Cryptocoryne usteriana

Described by Engler, 1905

Etymology: Cryptocoryne comes from Greek: kryptos = hidden, and koryne = club, in reference to the spadix (a fleshy spike of tiny flowers, usually enclosed in a spathe) which is characteristic of the flowers in this genus. Usteriana refers to the German botanist A. Usteri (1869-1948).

Family: Araeae (arum family-Calla Lily)Cryptocoryne usteriana

Temperature: 22-26°C  (72-79°F)

pH:  6 to 7.8, it likes harder water than many other Crypts.

Lighting: Medium

Origin:  Philippines

Height: up to 76 cm. (30”)

Positioning in Tank: Background

There are 4 slightly different plants that are known as Cryptocoryne usteriana; Bogner, Bednii, Christensen and Morco.  They refer to different collections.  One is a collection by Joseph Bogner on Guimaras Island, Philippines in 1983. The second collection was shipped by Alexei Bednii from Russia from an unknown locale.  The third was a collection by Claus Chrisensen from or near to Cebu; a province in the Philippines. The last one is a collection by Morco, again from Guimaras Island.  All the locales do very well in an aquarium. I am unsure what collection I have but I suspect it may be the Bogner collection, but I have no proof of this.  I am only going on the appearance of the plant.

For a long time it was thought that C. usteriana was a synonym of C. aponogetifolia.  The Bogner collection proved that they were indeed two separate species.  The basic distinguishing characteristics are that C. aponogetifolia have green leaves and C. usteriana has red colour underneath the leaves.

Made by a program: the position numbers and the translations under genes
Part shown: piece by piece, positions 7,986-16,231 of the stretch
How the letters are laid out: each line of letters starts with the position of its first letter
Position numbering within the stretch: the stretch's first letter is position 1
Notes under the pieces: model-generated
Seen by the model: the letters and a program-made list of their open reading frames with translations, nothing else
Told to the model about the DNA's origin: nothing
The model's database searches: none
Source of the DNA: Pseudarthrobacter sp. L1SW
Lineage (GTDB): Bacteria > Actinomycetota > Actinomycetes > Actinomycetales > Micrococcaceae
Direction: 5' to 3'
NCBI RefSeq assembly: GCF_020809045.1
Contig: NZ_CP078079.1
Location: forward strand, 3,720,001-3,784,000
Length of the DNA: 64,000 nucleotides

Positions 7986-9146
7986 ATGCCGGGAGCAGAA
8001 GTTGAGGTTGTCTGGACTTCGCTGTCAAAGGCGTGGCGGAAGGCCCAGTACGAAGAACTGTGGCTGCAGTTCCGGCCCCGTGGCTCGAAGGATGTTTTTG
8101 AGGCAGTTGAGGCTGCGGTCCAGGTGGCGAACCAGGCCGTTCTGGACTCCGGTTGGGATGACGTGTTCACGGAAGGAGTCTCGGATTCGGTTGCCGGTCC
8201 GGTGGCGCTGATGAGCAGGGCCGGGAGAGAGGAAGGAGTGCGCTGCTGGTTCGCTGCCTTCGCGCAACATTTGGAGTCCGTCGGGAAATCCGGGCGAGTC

Cryptocoryne usteriana has long leaves with long petioles (the stem looking part of the leaf).  The leaves are crinkled.   The leaf is dark green in my tank.  The underside of the leaf is reddish-purple.  Like other Cryptocorynes in propagates by runners.

I first got this plant from a fellow CAOAC member who asked me to ID it.  It was a small plant, obviously a Cryptocoryne of some sort.  It had been planted in a small clay ‘frog’.  I thought I could work it out by letting it grow a little more.  So, I placed it into a 20 gallon tank on one of my tank stands.  I just put the frog into the tank, and basically left it alone.  It did not do much of anything for a long time.  I got busy with other things, and just left the tank alone except for feeding fish and doing water changes.  After several months, I realized I had runners going over the top of the frog into the gravel in the tank, which had put up several new plantlets.  I was happy they were finally settling in properly into the tank. 

Fast forward a year or so and the tank is jam packed full of this Cryptocoryne.  There’s barely enough room for the fish to swim in.  This plant obviously enjoys the tank it was placed into.   There are enough plants that I occasionally find baby fish in the tank that evade their hungry parents.   The tank has Melanotaenia herbertaxelrodi in it.   The substrate is a small grain gravel.  There is a Hydrosponge filter in the tank.  I don’t add any nutrients for the plants at all.   The lighting on the tank is a double fluorescent setup.  I finally got the plant Ided as Cryptocoryne usteriana.

This plant is really neat with the dual coloured leaves that are really crinkly giving it texture and visual appeal.

<>© Copyright 2012 Lisa Boorman
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Suggested Reading:

Aquarium Plants : Their Identification, Cultivation and Ecology by Karel Rataj & Thomas J. Horeman

Aquarium Plants Manual by Ines Scheurmann

To check other plant references:

Plant and Pond Book List

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